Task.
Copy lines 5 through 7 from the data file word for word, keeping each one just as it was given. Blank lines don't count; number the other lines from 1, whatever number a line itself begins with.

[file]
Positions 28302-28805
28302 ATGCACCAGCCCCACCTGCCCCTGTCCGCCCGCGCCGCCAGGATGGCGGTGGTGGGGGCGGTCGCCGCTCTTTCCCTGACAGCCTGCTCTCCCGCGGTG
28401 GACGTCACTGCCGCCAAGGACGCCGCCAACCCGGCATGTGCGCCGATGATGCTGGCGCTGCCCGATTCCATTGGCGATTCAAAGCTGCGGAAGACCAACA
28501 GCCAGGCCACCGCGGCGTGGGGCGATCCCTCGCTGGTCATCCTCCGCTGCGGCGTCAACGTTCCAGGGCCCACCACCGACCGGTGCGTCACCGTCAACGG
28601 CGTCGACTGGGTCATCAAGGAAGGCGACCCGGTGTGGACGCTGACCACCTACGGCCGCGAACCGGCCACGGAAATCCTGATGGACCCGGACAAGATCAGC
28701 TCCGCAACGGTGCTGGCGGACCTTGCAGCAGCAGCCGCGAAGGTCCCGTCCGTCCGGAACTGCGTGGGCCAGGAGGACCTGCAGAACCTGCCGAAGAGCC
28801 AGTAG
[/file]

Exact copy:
28601 CGTCGACTGGGTCATCAAGGAAGGCGACCCGGTGTGGACGCTGACCACCTACGGCCGCGAACCGGCCACGGAAATCCTGATGGACCCGGACAAGATCAGC
28701 TCCGCAACGGTGCTGGCGGACCTTGCAGCAGCAGCCGCGAAGGTCCCGTCCGTCCGGAACTGCGTGGGCCAGGAGGACCTGCAGAACCTGCCGAAGAGCC
28801 AGTAG